Nobody Likes Facebook, But a Rewind to 2004 Reveals That Nobody Liked Google Either
Bloomberg is reporting weak demand for the Facebook IPO, which is reminiscent of 2004 when Google went public.
Here's how we put it back in June 2011, which was a full seven months before the company filed its IPO offering document with the SEC: (See: Why a Facebook IPO Could Flop.)
Facebook is big -- very big -- and that means we need to start wondering just how much bigger it can get:
Now, I did some playing around with Facebook's advertising application myself to confirm numbers I'd been reading across the Web, and some things were obvious.
We then went on to say:
Relative to population, Facebook penetration is very high in developed countries like the US, UK, Canada, Spain, Italy, and France. This lends credence to the idea of slowing, or even potentially declining user counts in some of these markets. At some point, you just start running out of bodies.
Now it's entirely possible that Facebook could eventually grow to two or three billion users, capturing a big chunk of the five billion-plus people using mobile phones, PCs, and other devices.
The problem comes in that future growth in the user base will be coming from less-affluent areas of the world, which means less revenue-per-user.
After the filing actually hit in February (see: Facebook, Running Out of Bodies, Is in Need of Major Reacceleration in Monetization Rates) and was updated with first-quarter results in April (see: Facebook's Q1 Results Indicate Further Deterioration in Growth and Monetization Metrics), it became obvious that Facebook's monetization and growth metrics were looking pretty lackluster.
Here is a chart showing quarterly revenues and year-over-year revenue growth:
As you can see, revenue growth is falling due to a slowdown in growth in the user count...
...as well as a slowdown in growth in revenue per user:
As it turns out, a prime factor in the revenue growth slowdown is significant growth in mobile use of Facebook.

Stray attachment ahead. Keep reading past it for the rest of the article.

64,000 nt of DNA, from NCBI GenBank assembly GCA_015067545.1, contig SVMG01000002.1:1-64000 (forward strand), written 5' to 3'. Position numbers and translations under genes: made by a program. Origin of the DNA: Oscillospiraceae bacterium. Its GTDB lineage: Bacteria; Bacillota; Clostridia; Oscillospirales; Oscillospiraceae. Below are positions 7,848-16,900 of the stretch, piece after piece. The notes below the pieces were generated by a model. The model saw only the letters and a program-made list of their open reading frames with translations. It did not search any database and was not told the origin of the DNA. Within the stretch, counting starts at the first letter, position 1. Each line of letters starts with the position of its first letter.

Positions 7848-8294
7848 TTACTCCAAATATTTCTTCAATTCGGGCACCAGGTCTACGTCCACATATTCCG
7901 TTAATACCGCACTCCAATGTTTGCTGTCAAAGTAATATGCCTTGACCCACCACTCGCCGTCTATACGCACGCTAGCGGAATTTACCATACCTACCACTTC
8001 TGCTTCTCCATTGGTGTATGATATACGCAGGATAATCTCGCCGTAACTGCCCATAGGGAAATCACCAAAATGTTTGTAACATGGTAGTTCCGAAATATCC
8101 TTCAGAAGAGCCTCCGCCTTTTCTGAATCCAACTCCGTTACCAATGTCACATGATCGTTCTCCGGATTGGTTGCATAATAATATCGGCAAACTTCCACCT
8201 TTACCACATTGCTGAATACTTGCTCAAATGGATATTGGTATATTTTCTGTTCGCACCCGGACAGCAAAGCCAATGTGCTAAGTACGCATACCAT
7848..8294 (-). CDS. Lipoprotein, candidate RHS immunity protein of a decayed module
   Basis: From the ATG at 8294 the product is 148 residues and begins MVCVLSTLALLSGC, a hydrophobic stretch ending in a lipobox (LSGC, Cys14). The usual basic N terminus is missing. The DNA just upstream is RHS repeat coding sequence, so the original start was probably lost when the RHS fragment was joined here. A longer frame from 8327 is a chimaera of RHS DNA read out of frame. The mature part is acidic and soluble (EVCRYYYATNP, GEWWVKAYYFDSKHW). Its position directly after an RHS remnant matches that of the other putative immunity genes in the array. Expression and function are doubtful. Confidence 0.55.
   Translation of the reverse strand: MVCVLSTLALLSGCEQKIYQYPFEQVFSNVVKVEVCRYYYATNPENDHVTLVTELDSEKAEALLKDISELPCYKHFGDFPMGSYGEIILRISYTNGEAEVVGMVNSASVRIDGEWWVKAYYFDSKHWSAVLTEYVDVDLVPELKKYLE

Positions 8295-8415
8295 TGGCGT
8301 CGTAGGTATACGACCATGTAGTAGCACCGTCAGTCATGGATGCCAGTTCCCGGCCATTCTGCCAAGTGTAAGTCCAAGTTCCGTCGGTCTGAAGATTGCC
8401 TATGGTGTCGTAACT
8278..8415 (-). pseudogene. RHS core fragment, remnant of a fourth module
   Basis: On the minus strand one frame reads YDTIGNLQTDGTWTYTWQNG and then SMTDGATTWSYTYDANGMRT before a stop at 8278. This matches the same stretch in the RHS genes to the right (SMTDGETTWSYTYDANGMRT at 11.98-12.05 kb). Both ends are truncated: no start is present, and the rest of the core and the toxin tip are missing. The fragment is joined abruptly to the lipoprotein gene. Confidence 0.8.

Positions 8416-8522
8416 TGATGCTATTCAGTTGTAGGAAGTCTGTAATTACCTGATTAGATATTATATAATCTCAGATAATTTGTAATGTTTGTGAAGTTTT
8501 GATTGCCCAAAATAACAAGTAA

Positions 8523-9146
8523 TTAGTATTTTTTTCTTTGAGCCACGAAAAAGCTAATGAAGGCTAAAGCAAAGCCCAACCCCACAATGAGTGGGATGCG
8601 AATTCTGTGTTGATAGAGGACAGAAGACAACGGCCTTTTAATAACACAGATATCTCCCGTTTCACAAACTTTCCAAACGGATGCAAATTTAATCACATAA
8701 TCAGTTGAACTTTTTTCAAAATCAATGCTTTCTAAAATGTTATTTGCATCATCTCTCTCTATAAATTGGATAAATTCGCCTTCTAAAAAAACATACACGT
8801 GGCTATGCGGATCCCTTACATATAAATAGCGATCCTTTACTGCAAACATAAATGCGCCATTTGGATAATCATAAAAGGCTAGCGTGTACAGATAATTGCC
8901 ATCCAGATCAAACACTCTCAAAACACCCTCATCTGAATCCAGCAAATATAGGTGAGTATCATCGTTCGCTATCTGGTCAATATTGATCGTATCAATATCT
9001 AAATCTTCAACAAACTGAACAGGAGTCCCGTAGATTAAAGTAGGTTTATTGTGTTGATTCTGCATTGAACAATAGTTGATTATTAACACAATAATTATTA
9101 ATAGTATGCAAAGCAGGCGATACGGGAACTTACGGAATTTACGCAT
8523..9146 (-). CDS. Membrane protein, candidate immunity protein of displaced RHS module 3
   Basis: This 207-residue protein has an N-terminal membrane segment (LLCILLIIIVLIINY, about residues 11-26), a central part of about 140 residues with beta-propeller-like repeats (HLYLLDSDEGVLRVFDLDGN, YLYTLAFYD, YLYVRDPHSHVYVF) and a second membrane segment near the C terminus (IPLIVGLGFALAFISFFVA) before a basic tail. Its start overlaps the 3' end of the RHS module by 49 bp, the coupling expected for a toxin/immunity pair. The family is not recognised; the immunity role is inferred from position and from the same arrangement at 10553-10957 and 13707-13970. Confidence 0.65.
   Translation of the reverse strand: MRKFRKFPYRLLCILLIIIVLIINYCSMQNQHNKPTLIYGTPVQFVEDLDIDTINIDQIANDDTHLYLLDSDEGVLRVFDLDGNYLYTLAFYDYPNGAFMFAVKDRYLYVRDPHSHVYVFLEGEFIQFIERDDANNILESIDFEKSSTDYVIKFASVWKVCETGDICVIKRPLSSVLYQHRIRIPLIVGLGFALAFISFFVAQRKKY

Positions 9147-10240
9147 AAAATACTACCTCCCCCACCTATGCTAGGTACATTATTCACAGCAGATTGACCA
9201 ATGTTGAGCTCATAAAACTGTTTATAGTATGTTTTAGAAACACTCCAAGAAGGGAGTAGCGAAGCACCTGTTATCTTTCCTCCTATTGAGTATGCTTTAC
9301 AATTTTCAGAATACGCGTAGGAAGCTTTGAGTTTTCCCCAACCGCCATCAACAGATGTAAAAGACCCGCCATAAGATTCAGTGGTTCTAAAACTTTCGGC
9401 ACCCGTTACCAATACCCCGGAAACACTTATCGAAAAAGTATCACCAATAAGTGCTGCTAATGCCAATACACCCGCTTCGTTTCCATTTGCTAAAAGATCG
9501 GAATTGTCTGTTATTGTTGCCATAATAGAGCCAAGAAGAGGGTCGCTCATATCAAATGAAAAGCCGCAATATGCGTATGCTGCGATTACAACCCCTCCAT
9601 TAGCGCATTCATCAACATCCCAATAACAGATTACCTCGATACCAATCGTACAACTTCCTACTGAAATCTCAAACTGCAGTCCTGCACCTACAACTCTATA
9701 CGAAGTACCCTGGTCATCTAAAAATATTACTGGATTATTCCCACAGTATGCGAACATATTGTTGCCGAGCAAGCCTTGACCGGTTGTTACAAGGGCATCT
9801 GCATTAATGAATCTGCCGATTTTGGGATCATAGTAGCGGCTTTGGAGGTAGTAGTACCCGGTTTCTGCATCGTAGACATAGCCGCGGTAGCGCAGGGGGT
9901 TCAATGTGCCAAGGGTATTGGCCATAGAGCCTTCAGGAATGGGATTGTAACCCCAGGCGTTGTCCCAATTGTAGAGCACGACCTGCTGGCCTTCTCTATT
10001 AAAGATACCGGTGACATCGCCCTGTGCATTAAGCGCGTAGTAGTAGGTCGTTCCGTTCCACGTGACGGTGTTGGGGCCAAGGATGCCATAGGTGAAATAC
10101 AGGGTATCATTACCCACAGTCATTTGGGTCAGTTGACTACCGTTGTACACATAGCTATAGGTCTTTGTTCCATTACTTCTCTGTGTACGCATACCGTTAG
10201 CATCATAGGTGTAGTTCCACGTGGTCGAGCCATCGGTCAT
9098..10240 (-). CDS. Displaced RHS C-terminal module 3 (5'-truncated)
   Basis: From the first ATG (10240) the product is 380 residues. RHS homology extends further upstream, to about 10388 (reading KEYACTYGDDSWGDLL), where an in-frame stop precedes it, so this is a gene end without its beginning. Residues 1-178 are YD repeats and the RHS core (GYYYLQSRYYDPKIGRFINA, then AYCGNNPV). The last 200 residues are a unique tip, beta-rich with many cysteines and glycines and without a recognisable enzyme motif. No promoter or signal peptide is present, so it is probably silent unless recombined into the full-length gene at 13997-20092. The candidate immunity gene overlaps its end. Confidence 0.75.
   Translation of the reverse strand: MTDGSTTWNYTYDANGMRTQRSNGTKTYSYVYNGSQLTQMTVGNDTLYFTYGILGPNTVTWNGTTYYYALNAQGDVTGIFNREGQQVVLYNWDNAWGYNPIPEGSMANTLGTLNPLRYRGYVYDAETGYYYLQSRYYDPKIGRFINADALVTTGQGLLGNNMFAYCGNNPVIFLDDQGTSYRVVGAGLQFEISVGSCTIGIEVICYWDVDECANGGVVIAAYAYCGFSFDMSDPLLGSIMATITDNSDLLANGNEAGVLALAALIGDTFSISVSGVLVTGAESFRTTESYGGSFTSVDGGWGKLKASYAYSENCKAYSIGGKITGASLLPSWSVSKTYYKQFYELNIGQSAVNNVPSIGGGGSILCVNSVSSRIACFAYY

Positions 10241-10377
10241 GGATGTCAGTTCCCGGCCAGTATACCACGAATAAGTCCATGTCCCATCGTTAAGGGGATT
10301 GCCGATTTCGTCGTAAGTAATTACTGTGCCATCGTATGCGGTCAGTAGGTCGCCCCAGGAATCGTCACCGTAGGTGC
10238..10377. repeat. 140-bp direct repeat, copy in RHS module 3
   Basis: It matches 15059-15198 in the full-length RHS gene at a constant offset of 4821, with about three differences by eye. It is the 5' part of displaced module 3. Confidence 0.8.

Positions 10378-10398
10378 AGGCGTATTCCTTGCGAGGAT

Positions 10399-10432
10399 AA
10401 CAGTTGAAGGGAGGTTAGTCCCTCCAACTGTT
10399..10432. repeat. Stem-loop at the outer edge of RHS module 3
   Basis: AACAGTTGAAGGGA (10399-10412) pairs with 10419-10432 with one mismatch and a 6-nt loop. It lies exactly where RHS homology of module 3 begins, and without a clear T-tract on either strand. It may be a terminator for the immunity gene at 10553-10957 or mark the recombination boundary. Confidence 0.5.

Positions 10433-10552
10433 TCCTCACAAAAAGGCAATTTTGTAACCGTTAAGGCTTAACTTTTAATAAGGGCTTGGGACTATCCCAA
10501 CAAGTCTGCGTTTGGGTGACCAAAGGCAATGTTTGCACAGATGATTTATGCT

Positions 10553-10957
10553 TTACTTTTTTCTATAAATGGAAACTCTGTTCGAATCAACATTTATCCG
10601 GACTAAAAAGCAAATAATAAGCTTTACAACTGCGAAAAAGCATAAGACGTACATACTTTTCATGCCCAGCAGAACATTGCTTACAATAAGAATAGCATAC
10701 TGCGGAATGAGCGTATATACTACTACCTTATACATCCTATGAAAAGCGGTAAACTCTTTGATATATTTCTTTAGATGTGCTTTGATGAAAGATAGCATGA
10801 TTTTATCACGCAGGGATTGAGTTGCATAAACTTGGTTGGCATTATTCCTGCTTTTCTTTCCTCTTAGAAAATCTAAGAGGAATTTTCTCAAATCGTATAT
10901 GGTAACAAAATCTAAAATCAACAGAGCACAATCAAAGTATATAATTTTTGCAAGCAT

On Wednesday, in yet another update to its IPO filing, Facebook admitted that it doesn't "generate any meaningful revenue" in mobile.
And this brings us to the latest wrinkle in Facebook's IPO saga.
In a major exclusive, our good friends at Bloomberg reported yesterday that the deal "has so far generated lower-than-expected demand from institutional investors who are concerned about the company's growth prospects."
In fact, if Fudgie the Credit Whale hadn't cracked JPMorgan's (JPM) "Fortress Balance Sheet" to the tune of $2 billion yesterday, Facebook would be the story of the day on Wall Street.
Incidentally, Bloomberg took a poll of 1,253 subscribers to its Terminal service, asking if Facebook was overvalued at $96 billion, the top end of the proposed valuation range.
79% called it overvalued, while 7% said it was fairly valued. A mere 3% called it undervalued. 11% were undecided.
Now, that poll seemed unfair, given that it used the top end of the valuation range rather than the middle, but still -- the number indicate that at least from the institutional side, sentiment towards Facebook is awfully negative.
Only 3% calling it undervalued? Doesn't sound bubble-esque to me.
In fact, it reminds me of a certain IPO from 2004 that rhymes with boogle.
Google (GOOG) is a stock-market superstar today, but those with long memories will recall articles like this New York Times piece, which indicated a lack of enthusiasm for Google-mania ahead of its IPO. Among the detractors was a Silicon Valley legend -- Apple (AAPL) co-founder and current Fusion-IO (FIO) Chief Scientist Steve Wozniak.
Here's an excerpt from that piece:
And what happened after that?
The price range -- stunning even by Silicon Valley standards -- is based on the assumption of continued rapid growth by Google, whose revenue has soared from $439.5 million in 2002 to $1.46 billion last year and which had a profit of $105.6 million in 2003.
But Google's dazzling growth has lately shown signs of slowing. And the popularity of its search service has attracted a range of competitors, with others, including Microsoft, soon to follow.
Moreover, the market for new technology stocks, which had been showing signs of life this year after almost four bearish years, has soured in recent weeks, largely based on disappointing corporate forecasts for the rest of the year.
Google cut its IPO price down to $85 per share from a prior expected range of $108 to $135; that's a decrease of 30% at the midpoint.
And after that, this:
Yes, there were red flags, but overall, I'd say Google's done okay.
Generation-defining Internet company seeing major doubts regarding growth ahead of its IPO?
Yeah, it's happened before -- and that's why I'm warming up to the big fat deal that everyone hates.
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